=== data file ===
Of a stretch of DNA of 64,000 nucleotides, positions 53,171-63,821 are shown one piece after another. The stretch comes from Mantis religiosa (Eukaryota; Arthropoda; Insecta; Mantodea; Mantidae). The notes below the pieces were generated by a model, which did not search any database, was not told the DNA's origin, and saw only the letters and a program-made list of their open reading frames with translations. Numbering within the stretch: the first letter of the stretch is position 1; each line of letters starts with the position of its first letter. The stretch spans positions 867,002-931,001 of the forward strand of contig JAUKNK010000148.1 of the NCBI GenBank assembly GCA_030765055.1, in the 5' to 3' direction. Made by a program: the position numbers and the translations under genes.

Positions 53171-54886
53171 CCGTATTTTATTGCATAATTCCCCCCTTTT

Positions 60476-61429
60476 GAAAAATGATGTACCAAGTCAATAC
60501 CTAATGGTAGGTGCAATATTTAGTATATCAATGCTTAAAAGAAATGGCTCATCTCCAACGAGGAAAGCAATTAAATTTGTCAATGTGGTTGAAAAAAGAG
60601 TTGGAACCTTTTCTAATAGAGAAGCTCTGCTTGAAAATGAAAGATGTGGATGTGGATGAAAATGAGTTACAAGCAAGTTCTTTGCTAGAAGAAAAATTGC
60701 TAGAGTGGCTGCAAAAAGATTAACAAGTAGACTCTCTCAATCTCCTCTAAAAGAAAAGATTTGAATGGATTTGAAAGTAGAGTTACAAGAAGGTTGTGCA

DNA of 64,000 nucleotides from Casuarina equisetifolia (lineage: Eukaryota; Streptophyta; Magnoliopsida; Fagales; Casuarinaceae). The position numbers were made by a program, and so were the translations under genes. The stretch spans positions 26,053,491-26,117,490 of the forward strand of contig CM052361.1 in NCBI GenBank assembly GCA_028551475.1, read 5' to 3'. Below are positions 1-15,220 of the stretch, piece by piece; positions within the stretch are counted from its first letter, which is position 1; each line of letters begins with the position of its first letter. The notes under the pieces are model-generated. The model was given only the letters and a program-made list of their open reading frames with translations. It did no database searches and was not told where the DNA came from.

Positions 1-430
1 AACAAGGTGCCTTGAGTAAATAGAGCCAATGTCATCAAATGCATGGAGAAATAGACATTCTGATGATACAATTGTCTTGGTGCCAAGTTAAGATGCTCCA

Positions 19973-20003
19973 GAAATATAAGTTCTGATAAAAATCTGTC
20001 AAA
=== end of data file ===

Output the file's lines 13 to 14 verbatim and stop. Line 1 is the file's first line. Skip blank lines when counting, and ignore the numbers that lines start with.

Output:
19973 GAAATATAAGTTCTGATAAAAATCTGTC
20001 AAA